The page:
The formation at the present time from the Russian Orthodox parishes in Europe of the “independent independent Archdiocese of the Orthodox Church of France and Western Europe” not only has no grounds and no precedents in church history, but is also an act of renunciation in relation to the Russian Orthodox Church and to our long-suffering For the motherland, for it is a rejection of Russian nationality and a transfer of the material wealth of the Russian Orthodox Church to the new “independent and independent Archie iskopii France and Western Europe, the Orthodox Church. “
The name of the new Church as “independent” and “Archbishopric”, and not a diocese, without any indication of its connection with the Russian Church, goes much further than the temporary autonomy that Patriarch Tikhon’s decree of November 7/20, 1920 provides for individual parts of this Church. This is essentially a self-made declaration of autocephaly without the necessary canonical data and contrary to church need, which in fact in this case is the unification of Orthodox Russian people in Western Europe.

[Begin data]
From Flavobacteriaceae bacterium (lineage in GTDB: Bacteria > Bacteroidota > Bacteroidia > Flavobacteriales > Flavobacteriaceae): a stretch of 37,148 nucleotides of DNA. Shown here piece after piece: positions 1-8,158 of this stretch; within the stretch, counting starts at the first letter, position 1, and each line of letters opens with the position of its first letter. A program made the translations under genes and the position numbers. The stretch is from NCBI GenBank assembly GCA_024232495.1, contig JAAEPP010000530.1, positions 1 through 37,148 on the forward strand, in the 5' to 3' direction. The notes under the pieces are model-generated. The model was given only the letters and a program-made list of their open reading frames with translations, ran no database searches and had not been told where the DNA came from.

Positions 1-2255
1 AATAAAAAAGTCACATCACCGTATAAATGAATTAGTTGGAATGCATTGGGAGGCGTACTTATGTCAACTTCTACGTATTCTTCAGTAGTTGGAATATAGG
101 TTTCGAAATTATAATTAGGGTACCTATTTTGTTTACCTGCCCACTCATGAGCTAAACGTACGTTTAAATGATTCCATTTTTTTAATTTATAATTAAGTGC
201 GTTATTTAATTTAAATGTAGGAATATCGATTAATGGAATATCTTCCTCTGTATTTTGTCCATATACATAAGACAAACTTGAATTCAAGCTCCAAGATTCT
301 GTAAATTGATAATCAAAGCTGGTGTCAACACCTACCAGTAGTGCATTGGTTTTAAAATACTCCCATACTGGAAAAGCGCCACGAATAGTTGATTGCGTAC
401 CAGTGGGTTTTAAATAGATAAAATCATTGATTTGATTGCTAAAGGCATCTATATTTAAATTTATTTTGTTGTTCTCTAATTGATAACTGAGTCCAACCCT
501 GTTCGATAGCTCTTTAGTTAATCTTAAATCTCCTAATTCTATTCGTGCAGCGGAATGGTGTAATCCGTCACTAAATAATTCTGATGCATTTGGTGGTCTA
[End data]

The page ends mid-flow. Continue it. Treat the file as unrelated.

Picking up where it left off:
This new church education, which is unjustifiable and barely able to gain anyone’s recognition, like any non-canonical and unauthorized act, threatens the Western European flock only with further isolation and removal from the common Orthodox unity.
To the foregoing, we must add that all this must be equally attributed to the so-called American Metropolis, which also has no canonical grounds for its present position.
Representing the Russian Orthodox Church in the free world and standing guard over its spiritual and historical interests, we consider it our duty to declare the foregoing for the general public and fervently call on the Russian Western European Diocese, led by His Grace Archbishop George and His Grace Bishop Methodius, parishes and Orthodox belonging to them, to fulfill their duty, not to abandon their native Russian Church, but to return to the principles established by His Holiness Patriarch Tikhon, and reunite camping with the Russian Orthodox Church Outside of Russia. They will not be cramped in the arms of our brotherly love.
If they do not wish to heed our fraternal appeal, then all who wish to remain faithful to the Church of Christ and save their souls for eternal life should seek spiritual nourishment from the lawful and blessed Archpriest Bishop Anthony, Archbishop of Western Europe and Geneva.
May the Lord inspire leaders b. Exarchate is the right path of love, unity and fidelity to the Russian Orthodox Church.
+ Metropolitan Philaret.
January 14, 1966